- U.S. workers filed 6,648,000 unemployment claims the week ending March 28, an increase of 3,341,000 over the previous week’s revised level — "the highest level of seasonally adjusted initial claims in the history of the seasonally adjusted series," according to the U.S. Department of Labor.
- The unemployment claims are largely attributed to companies closing or furloughing workers in response to the COVID-19 pandemic. Combined with the previous week’s level, nearly 10 million U.S. workers have filed for unemployment in the past few recorded weeks. Due to data lag, however, the numbers are likely to be even higher as states continue to process claims, Axios reported.
- "This is more than a 3,000% increase in three weeks. This kind of upending of the labor market in such a short time is unheard of," Heidi Shierholz, senior economist for the Economic Policy Institute (EPI), noted in an EPI statement.
Unemployment numbers and predictions have taken a stark turn in the past month as the spread of COVID-19 has prompted immediate action from governments and employers nationwide. The unemployment rate could jump as high as 30% in Q2 2020, the Federal Reserve Bank of St. Louis noted in analysis published March 24 — meaning some 52.81 million people would be unemployed by the end of Q2.
Such analysis did not account for the newly passed Coronavirus Aid, Relief and Economic Security Act (CARES Act) that became law March 27, the Fed report noted. The bill provides small businesses and nonprofits with 500 or fewer employees almost $350 billion in partially forgivable loans, such as to cover payroll. The CARES Act is the third COVID-19-related aid package that President Trump has signed; the Families First Coronavirus Response Act (FFCRA) was signed earlier in the month, mandating that employers with under 500 employees offer emergency paid leave and leave protection.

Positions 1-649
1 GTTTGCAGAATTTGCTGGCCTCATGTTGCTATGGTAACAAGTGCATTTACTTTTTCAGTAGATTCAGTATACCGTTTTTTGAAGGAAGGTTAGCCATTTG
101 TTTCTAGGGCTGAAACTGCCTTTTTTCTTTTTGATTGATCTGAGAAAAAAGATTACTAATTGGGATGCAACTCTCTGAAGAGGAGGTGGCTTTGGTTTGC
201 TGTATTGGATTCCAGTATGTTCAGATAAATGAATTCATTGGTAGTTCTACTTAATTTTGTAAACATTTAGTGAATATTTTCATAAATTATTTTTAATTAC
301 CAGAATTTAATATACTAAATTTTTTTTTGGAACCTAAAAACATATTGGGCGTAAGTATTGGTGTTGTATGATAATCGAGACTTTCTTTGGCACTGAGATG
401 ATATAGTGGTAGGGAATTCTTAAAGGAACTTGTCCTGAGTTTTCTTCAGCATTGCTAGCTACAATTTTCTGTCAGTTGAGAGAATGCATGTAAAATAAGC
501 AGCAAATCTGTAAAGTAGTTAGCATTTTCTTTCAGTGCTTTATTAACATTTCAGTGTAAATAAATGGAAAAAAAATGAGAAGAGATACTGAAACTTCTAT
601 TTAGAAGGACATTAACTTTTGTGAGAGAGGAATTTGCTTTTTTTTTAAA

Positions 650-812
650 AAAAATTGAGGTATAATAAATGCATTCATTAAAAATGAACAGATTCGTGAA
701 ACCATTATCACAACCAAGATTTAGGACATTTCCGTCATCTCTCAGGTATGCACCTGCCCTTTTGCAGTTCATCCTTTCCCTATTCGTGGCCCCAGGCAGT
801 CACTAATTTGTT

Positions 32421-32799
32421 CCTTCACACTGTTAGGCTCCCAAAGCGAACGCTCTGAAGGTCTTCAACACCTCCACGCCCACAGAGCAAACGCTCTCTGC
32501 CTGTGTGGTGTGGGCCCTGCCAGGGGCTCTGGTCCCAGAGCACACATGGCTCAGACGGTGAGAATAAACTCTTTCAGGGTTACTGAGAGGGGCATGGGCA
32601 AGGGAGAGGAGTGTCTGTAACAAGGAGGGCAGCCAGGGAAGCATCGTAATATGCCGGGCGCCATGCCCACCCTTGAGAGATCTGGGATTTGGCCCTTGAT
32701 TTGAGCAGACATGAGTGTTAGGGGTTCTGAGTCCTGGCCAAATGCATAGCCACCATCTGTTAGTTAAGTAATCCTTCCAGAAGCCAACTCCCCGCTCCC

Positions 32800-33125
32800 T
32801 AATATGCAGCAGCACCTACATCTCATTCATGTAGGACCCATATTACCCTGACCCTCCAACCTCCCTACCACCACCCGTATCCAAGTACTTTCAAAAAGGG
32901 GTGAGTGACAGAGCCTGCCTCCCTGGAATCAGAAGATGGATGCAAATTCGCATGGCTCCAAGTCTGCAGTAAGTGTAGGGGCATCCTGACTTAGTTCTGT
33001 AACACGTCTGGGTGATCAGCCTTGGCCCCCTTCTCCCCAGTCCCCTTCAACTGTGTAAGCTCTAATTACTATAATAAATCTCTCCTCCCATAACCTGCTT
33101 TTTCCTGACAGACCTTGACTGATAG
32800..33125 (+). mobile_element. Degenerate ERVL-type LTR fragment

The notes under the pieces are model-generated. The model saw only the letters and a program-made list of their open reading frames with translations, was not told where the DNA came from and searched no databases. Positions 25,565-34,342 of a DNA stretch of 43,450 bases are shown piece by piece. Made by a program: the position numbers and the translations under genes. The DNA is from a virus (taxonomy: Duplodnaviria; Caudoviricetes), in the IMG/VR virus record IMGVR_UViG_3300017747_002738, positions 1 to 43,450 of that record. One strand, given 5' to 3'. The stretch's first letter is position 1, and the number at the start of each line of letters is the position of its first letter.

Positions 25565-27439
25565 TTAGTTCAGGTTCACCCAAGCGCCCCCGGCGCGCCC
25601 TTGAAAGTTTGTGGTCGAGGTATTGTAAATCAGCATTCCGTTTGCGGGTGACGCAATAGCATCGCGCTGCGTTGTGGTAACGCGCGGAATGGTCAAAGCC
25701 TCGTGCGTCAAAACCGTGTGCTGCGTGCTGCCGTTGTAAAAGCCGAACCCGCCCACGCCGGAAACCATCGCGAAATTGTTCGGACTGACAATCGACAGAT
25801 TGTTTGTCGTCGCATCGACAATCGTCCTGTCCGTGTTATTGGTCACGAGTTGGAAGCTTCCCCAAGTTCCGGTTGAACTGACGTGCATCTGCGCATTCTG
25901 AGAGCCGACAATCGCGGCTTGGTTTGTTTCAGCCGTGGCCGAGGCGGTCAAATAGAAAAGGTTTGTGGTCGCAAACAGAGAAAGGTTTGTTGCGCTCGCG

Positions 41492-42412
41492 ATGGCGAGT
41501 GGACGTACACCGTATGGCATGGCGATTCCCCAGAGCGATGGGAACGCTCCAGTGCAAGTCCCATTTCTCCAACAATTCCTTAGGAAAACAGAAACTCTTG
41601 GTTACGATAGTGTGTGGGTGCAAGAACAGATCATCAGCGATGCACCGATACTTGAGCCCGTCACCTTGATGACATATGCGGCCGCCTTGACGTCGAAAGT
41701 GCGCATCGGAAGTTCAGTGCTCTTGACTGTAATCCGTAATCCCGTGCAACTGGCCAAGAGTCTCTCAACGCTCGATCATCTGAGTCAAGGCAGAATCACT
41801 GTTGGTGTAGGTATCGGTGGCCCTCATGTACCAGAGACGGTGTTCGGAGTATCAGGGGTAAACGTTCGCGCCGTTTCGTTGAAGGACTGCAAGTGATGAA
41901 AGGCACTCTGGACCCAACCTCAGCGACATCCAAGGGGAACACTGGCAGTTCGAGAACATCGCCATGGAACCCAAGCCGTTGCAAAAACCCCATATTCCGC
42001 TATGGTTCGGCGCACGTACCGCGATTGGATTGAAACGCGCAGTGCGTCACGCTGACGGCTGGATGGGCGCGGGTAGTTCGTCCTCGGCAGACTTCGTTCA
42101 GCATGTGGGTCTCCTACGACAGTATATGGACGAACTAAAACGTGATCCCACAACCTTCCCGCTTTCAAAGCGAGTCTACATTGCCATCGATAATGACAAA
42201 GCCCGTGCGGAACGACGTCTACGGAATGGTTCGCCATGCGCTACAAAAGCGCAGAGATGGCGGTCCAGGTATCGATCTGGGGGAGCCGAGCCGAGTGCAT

Another round of emergency relief is expected, largely focused on infrastructure, according to the National Skills Coalition (NSC). NSC CEO Andy Van Kleunen urged Congress to focus its infrastructure efforts on the people in light of the job losses from the pandemic — especially since skill shortages had troubled infrastructure employers, such as construction, prior to the coronavirus’ appearance.
"If the new infrastructure package doesn’t solve that workforce challenge, it would delay construction of new projects and create jobs that too few people are qualified to fill," he said in an email statement. "It would provide no relief to the millions of our country’s restaurant, hospitality, retail workers (among others) who can’t access those jobs without a federal commitment to train them for those positions."
Retail and hospitality have been especially hard hit, though the pandemic has led to a mix of cuts and mass hiring to meet consumer demand (or lack thereof), according to analysis from Challenger, Gray & Christmas. In their report, retailers announced the third-highest amount of job cuts this year, but also reported the most hiring of any industry. Of retail’s announced plans to hire 550,010 so far this year, 462,010 of those hires occurred in March